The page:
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Our planet is dying. Cliche, I know, but unfortunately true and we do not have superpowers or the technology to build generation ships to escape. We have maybe a hundred years left, and we have decided that our best hope of leaving a lasting imprint on the universe is to try to make sure life does not die out, should it be that our planet was the only one on which it ever developed.

To that end, we have identified several nearby(ish) star systems with candidate habitable worlds and wish to create automated spacecraft that we can send out to bring about life on those worlds. Our technology level is roughly the same as modern human technology and our biochemistry is surprisingly similar (DNA, RNA, proteins, carbon-based metabolism, etc.)

What should go on the spacecraft to give the best chance of life taking root?

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  • $\begingroup$ Painfully, I'm going to have to ask what definition of "life" you want to use. The more strict the definition, the harder it is to accomplish in a hundred years. $\endgroup$ – Cort Ammon Mar 9 '17 at 21:58
  • $\begingroup$ Water Bears. $\endgroup$ – cobaltduck Mar 9 '17 at 21:59
  • $\begingroup$ @CortAmmon, It's a last-ditch effort, so we'll take what we can get. It would be nice if intelligent life evolves again at some point, but we can't really predict that far ahead. Also, just to clarify, the 100 years is the time to prep and send out the spacecraft. The actual evolution of life from the packages might take another few billion years. $\endgroup$ – Dan Bryant Mar 9 '17 at 22:00
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    $\begingroup$ wikipedia has an article you should read $\endgroup$ – user25818 Mar 9 '17 at 22:40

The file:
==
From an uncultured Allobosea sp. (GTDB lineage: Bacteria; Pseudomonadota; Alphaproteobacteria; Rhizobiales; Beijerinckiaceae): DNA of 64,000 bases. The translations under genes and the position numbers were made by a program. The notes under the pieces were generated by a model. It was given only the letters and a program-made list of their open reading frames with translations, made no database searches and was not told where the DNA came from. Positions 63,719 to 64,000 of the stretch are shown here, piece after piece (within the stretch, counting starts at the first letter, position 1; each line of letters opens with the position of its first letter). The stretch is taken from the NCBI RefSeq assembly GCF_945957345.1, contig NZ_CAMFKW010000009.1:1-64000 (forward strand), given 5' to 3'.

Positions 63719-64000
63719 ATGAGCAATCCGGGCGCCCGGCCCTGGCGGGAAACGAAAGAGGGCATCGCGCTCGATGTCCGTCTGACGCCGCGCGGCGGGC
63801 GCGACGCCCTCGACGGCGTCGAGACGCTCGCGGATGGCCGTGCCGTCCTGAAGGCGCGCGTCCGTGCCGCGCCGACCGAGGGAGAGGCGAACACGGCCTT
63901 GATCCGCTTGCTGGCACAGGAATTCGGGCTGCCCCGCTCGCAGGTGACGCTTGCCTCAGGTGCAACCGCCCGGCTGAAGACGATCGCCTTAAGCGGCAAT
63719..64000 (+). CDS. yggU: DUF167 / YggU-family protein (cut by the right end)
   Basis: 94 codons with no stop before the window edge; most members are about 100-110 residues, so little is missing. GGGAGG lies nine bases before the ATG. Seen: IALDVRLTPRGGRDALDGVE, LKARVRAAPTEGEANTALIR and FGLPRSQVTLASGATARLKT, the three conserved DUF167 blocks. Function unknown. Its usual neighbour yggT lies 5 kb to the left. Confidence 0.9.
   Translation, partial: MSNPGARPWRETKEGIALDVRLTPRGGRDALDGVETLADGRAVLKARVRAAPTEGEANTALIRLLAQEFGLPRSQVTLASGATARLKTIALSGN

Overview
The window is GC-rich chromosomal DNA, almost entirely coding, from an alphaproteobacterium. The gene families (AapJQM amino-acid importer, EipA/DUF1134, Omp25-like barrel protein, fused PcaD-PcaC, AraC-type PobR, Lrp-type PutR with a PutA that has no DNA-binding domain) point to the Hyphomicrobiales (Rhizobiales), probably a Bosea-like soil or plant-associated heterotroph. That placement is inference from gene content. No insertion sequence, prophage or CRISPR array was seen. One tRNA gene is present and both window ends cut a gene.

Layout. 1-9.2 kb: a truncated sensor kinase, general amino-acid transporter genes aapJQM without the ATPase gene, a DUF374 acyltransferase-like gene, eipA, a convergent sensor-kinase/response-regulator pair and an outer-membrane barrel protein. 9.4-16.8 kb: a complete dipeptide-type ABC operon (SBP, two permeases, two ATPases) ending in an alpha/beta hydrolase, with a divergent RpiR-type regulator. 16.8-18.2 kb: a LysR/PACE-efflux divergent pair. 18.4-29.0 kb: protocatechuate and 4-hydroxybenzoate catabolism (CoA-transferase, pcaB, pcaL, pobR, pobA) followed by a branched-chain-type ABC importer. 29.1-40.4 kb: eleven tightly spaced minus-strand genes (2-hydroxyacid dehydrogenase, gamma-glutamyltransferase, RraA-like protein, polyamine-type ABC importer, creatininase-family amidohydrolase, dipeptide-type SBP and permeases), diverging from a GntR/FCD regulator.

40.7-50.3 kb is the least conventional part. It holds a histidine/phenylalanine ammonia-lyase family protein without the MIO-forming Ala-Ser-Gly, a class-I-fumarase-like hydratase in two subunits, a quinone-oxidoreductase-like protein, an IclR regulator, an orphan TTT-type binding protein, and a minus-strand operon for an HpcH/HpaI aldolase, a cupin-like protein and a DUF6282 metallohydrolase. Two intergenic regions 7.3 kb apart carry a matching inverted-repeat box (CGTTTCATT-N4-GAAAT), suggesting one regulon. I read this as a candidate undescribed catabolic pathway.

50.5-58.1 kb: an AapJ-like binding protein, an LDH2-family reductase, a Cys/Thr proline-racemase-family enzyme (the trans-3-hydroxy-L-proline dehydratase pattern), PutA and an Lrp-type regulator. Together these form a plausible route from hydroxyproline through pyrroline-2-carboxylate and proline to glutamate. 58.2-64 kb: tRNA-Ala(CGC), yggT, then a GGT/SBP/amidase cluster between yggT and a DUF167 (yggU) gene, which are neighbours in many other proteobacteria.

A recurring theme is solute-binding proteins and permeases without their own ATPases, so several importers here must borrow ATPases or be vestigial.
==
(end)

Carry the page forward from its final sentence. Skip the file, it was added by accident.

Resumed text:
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As simple as possible

You find the simplest, most robust organisms you can imagine. There are several extremophiles that are good candidates. Like for instance Deinococcus Radiodurans.

You want something that feeds off of simple materials and readily available energy. Anything that feeds off of light and air is good, like plankton. With a bit of luck they might settle on a water-world and start an oxygen revolution.

Of course you might also be introducing a hostile pathogen on an alien world, wiping it out pre-existing life...

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If all you want to do is spread life at the most basic level, you can find bacteria that survive dormancy for extended periods of time. Pack them in golf ball sized spheres that can survive the heat of reentry due to ablation but will then crack upon impact. Then create one or more big cannons/rail guns/gauss cannons and start launching as fast as you can. The rotation of the planet will ensure a good spread that you can maximize by having a few that are aimed off of equatorial perpendicular.

If you keep the guns aimed into the galactic plane, you have an OK chance that some of them will hit planets.

If you want more precision, you can shotgun the areas near stars (where they will be in x thousand years).

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  • $\begingroup$ Though, as MichaelK noted, this process might not be good if there is existing life. They wouldn't be too happy if, say, the town drunk were to poke it with a stick and get consumed by a ball of protoplasm that can only be stopped by extreme cold. $\endgroup$ – ShadoCat Mar 9 '17 at 22:47
  • $\begingroup$ From the pure physics of it point of view, I like this approach. It maximizes potential (tons of shots sent into the black) without putting too many eggs in one basket (a large seed ship heading to a single planet or system). The catch is you can't do this effectively and also architect the continuing evolution of the species, you're just shooting bacteria or fungi out and saying "good luck." To send out intelligence you'd need to plan target evolutions in specific environments, or go back to seed ships with some kind of AI architect to guide the early evolution stages. $\endgroup$ – Ruscal Mar 9 '17 at 22:57
  • $\begingroup$ I imagine the fraction of random orbits into a solar system that intersect a planet in a way that isn't guaranteed to kill everything is really quite small. $\endgroup$ – user25818 Mar 9 '17 at 23:54
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    $\begingroup$ @notstoreboughtdirt, If the sphere is light enough, an atmosphere that is thick enough for life should decelerate it to a safe speed. $\endgroup$ – ShadoCat Mar 10 '17 at 17:39

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